Wednesday, January 21, 2009

Is It Lawful To Do Good On The Sabbath Or To Do Evil? To Kill Or To Cure?

When I was a lad, every Sunday from September through May, at 3:00 pm, Vespers were chanted at Our Lady of Perpetual Help Church, and all of the altar boys attended. Four served: two were acolytes, one carried the incense, and the fourth carried the cross. The rest of us sat in the two pews on either side of the main altar. The opening psalm began: Dixit Dominus domino meo, sedes a dextris meis, donec ponam inimicos tuos scabellum pedem tuorum. In English, Psalm 110 begins: The Lord said to my Lord: “Sit at my right hand, till I make your enemies your footstool.” In verse 4 of the psalm, which is the Responsorial for today, we read, “You are a priest forever, according to the order of Melchizedek.” The name Melchizedek is also mentioned in the First Reading, from Hebrews: His name (Melchizedek) means “righteous king, and he was also the ‘King of Salem’, that is, the King of peace. Nothing is known about his father, his mother, or his ancestry. In this, he is made to resemble the Son of God, and like Him, he remains a priest forever.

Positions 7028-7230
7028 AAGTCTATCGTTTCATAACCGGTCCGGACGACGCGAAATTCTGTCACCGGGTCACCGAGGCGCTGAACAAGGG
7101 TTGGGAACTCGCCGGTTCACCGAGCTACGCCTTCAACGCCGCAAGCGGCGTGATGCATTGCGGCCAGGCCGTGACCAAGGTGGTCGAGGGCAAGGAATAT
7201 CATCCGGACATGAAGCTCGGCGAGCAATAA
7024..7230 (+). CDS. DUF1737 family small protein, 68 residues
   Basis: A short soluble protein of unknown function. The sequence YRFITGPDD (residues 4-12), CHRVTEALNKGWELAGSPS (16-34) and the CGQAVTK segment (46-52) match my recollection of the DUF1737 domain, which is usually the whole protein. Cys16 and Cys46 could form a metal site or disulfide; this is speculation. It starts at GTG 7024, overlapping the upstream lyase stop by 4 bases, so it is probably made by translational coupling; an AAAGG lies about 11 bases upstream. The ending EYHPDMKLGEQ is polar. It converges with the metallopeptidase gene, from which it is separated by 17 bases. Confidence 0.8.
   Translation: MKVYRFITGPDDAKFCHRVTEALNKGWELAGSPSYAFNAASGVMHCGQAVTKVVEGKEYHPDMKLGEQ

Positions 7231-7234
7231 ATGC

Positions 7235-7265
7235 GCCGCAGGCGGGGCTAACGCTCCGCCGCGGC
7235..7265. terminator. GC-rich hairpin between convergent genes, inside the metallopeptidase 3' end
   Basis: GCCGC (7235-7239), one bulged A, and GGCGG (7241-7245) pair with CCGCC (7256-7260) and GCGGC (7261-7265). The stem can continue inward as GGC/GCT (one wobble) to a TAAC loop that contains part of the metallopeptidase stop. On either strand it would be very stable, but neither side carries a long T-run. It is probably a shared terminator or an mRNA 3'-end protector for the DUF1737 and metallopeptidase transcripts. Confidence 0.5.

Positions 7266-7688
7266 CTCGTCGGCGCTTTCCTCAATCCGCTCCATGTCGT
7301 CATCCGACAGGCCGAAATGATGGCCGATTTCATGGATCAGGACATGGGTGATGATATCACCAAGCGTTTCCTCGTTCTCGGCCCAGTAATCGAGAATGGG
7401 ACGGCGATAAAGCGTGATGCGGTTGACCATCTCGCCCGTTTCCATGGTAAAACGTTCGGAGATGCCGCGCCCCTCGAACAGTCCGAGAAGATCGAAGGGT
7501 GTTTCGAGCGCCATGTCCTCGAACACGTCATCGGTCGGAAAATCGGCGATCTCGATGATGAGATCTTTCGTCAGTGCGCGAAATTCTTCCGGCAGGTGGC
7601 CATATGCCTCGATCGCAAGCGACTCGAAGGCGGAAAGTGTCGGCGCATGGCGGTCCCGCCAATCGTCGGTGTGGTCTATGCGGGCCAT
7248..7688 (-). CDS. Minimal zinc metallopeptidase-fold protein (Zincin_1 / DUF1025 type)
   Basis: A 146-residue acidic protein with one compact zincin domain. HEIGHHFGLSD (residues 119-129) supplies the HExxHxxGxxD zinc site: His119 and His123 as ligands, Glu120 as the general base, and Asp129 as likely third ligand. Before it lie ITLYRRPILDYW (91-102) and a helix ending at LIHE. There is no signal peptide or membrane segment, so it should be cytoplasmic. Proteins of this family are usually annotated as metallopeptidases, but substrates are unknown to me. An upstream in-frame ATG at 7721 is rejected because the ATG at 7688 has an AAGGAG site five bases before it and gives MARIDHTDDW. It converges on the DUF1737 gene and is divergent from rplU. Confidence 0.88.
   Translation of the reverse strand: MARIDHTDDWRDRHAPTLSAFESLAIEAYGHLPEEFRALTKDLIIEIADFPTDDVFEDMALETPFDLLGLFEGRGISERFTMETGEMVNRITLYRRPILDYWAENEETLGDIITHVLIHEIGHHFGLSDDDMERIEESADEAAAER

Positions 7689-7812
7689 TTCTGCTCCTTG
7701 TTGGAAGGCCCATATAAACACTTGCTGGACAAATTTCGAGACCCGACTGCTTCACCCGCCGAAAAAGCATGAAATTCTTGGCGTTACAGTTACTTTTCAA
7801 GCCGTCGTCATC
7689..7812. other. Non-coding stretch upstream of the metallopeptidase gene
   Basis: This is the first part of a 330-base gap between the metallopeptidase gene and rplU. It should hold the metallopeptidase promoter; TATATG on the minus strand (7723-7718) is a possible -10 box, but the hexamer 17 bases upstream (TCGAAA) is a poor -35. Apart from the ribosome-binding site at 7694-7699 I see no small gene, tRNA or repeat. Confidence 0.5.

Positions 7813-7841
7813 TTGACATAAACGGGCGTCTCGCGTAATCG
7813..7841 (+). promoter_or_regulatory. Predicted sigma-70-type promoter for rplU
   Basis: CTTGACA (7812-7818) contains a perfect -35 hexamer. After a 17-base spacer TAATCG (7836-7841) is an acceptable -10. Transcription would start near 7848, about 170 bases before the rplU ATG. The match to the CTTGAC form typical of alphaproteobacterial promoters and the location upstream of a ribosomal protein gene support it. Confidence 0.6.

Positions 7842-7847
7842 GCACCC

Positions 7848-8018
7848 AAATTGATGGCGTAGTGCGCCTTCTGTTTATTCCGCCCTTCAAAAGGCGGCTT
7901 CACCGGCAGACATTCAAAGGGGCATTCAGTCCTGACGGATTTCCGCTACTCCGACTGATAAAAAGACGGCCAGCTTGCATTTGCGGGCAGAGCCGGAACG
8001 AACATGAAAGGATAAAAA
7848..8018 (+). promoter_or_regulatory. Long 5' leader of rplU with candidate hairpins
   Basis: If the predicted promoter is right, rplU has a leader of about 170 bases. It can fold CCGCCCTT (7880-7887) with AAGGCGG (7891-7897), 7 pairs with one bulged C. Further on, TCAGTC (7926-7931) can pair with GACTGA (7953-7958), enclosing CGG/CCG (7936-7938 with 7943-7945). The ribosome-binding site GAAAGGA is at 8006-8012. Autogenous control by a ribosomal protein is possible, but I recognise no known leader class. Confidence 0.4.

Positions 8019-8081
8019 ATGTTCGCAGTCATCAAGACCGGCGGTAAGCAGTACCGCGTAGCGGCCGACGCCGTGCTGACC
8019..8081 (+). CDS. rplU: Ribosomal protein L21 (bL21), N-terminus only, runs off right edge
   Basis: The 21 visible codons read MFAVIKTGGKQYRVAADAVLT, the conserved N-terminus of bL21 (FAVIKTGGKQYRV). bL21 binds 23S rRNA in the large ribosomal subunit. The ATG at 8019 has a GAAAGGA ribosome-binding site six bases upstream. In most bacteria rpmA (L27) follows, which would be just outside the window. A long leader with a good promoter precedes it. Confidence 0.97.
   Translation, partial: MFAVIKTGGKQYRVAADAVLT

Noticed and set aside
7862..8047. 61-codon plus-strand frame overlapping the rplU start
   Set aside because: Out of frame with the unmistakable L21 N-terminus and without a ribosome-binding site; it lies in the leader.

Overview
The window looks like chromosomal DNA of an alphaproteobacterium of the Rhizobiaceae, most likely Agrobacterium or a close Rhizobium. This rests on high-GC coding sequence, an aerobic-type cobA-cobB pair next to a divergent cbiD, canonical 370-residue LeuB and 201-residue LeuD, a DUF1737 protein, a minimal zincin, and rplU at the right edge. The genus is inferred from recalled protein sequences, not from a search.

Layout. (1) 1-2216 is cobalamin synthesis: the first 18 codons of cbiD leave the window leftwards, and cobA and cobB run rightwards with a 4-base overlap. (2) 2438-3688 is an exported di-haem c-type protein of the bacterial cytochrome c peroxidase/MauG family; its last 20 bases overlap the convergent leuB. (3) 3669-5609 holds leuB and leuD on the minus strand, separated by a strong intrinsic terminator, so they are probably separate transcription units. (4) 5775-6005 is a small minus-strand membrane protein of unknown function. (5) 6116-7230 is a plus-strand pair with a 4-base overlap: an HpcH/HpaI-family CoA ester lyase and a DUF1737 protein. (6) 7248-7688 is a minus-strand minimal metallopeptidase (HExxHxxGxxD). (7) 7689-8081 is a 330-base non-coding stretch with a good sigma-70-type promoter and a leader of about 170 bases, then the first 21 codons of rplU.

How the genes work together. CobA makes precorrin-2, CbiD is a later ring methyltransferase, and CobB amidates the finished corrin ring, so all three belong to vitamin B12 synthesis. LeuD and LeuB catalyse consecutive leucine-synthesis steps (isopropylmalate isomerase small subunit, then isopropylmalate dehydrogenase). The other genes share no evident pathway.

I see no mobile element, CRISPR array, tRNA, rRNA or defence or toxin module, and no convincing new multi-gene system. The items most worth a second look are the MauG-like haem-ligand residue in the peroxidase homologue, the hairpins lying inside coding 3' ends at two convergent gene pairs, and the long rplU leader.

Melchizedek is first mentioned in Genesis 14, when he blesses Abram when he returns victorious from battle. In return, Abram gives the priest a tenth of the spoils of battle. Melchizedek is a Canaanite, not a Hebrew. Nothing is mentioned about his beginning and his end, and he is not bound by the norms for Priests and Levites written in the Books of Moses. That is why the author of the Letter to the Hebrews compares him with Jesus. In Jesus, “no beginning” and “without end” are literally true, since he is the eternally begotten Son of God, and he will reign forever and ever. He is High Priest forever, according to the order not of Levi, but of Melchizedek.

Moving to today’s Gospel reading from Mark, we see Jesus enter the synagogue in Capharnaum on a Sabbath day. In the synagogue, there was a man with a withered hand. The Pharisees were watching Jesus closely, to see whether he would heal the man on the Sabbath. Jesus asked the man to come forward. Then he asked the Pharisees, “Is it lawful to do good on the Sabbath, or to do evil; to save life or to destroy it?” The Pharisees knew that there is only one answer to that question, and, fearing that their evil intention would be exposed, they remained silent. Jesus healed the man’s crippled hand, knowing that his kindness would around further hostility against him. The Pharisees went out and immediately formed an alliance with the Herodians, whose political philosophy was more different from their own than – for example – ultraliberal Democrats from archconservative Republicans. It was this unholy alliance that eventually brought about the death of Jesus Christ on the cross, and the redemption of the world.

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